Memory Traces

Freud illustrates his depiction of memory traces through the use of an analogy to a wax slab. Similar to memory, the slab “provides not only a receptive surface that can be used over and over again, like a slate, but also permanent traces of what has been written.” Hence, even when erased, the notes leave a slightly visible impression, similar to memory traces, which are learned bits of memory which fade into our subconscious but can be recalled when of use. The concept of traces would be useful for the media collection of Project 2 because the the visible and the invisible deals with our subconscious memory’s ability to connect objects. A tangible, or visible, object can be representative of a larger context, such as Super Bowl LI MVP ring being symbolic of Tom Brady’s dominance and the decade long reign of the New England Patriots. In connecting the visible and the invisible, we subconsciously pull from our collected knowledge in order to draw conclusions about related items. Thus, the use of memory traces would have been quite useful in understanding our correlation to the media practices discussed in Project 2. 

One trace I experience in my everyday life is the faded memory of my AP Chemistry class of junior year in high school. I do not explicitly remember the lessons and concepts taught to me during the class because I did not practice them repeatedly; therefore, they were not completely ingrained in my conscious memory and somewhat lost in translation. However, these traces of AP Chemistry knowledge have resurfaced in my Chemistry 1A course this quarter. In the class we touch on topics I have already learned, allowing my brain to recall information that helps me succeed in the course. Bits and pieces of concepts reemerge from my subliminal memory in order to aid in my comprehension of topics taught to me in class, thereby representing Freud’s depiction of memory traces.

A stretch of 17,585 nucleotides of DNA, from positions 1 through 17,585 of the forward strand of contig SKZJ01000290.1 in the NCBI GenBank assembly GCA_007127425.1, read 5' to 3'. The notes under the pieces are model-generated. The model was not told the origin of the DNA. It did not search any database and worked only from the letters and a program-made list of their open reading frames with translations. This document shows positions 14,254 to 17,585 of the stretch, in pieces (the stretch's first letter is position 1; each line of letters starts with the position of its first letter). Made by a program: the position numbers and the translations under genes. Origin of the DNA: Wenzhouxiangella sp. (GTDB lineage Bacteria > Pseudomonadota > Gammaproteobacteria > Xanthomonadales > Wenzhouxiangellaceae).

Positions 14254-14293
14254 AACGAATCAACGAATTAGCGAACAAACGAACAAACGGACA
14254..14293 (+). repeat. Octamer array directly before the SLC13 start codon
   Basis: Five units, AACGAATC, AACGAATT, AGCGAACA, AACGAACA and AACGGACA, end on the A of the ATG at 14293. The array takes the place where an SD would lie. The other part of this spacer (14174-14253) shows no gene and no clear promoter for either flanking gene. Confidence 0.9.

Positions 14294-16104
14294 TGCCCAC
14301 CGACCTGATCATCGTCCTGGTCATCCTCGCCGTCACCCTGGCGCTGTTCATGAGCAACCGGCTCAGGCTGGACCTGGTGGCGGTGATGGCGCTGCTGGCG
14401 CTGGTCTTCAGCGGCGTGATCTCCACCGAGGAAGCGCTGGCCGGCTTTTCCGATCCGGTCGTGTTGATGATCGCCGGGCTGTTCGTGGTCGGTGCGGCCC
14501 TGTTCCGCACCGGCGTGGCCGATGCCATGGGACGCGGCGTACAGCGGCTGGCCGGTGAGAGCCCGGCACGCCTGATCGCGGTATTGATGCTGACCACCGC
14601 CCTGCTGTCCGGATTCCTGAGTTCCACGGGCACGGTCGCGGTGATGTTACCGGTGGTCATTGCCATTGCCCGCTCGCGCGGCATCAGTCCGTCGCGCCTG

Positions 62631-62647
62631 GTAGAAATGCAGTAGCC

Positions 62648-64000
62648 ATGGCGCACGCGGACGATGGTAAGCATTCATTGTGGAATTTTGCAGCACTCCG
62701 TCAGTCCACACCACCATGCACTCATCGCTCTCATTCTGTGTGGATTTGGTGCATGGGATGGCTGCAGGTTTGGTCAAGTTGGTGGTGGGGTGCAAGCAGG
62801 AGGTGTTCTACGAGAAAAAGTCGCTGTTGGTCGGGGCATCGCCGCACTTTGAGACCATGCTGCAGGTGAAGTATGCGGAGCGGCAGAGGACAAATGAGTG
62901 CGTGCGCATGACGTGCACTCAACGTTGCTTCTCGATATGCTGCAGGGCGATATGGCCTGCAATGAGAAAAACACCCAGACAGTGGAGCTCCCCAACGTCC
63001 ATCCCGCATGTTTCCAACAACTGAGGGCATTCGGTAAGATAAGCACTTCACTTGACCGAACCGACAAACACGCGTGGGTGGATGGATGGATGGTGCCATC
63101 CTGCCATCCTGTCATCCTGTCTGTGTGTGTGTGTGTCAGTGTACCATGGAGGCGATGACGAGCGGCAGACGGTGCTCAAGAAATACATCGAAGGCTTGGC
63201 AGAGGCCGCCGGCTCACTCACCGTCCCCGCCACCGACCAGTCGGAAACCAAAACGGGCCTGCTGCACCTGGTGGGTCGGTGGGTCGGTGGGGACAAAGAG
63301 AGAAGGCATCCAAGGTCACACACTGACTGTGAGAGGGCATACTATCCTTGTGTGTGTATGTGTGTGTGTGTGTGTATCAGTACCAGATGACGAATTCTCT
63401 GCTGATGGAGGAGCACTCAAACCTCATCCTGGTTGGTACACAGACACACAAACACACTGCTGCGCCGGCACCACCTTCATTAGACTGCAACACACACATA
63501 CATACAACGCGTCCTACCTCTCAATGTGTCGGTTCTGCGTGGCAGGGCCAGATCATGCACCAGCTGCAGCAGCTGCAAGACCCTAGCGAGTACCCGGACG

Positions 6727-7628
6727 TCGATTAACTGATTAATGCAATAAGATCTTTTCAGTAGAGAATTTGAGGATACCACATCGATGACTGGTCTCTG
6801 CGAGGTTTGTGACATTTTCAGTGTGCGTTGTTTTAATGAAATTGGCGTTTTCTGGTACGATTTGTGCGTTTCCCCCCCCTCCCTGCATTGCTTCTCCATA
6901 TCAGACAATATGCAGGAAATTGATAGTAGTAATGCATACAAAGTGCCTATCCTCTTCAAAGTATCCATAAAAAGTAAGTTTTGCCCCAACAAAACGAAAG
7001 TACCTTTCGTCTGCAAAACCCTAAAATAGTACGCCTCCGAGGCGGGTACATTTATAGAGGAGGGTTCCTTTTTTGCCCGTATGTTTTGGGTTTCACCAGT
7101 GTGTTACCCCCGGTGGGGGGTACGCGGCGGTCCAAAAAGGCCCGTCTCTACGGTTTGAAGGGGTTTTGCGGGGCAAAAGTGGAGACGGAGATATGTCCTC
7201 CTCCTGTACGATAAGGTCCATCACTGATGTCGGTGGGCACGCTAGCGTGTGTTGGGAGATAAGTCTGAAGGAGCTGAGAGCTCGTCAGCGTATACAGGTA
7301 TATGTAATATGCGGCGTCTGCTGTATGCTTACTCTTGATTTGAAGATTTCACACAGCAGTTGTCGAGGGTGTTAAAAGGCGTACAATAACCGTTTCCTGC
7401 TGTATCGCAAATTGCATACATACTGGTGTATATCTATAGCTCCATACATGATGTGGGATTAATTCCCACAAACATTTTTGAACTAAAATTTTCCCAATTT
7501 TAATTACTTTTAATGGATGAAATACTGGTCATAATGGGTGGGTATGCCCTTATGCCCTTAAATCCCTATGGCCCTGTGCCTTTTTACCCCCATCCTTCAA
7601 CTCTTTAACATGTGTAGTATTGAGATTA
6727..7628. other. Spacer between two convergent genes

Freud relates the wax slab and our memory by comparing the “appearance and disappearance of the writing with the flickering-up and passing-away of consciousness in the process of perception.” Thus, one group of objects that relate to schooling and attention and illustrate Freud’s concept is the learning of multiplication and division tables in elementary school. Although we do not constantly use these tables, they are always in the back of our consciousness, ready for recall if necessary. If we need to calculate a tip or use ratios in cooking we can draw upon our collective memory traces, causing the tables to reappear for our benefit. The writing on the wax slab, or the memory of multiplication and division tables, will not always be present but can be extracted when of use to us, thereby illustrating memory traces in the context of Project 3. 

I am curious as to Freud’s thoughts on the persistence of memory and the forgetfulness curve. That is, how long does it take these memories and thoughts to be removed from the Mystic Pad, and what other factors contribute to their removal?

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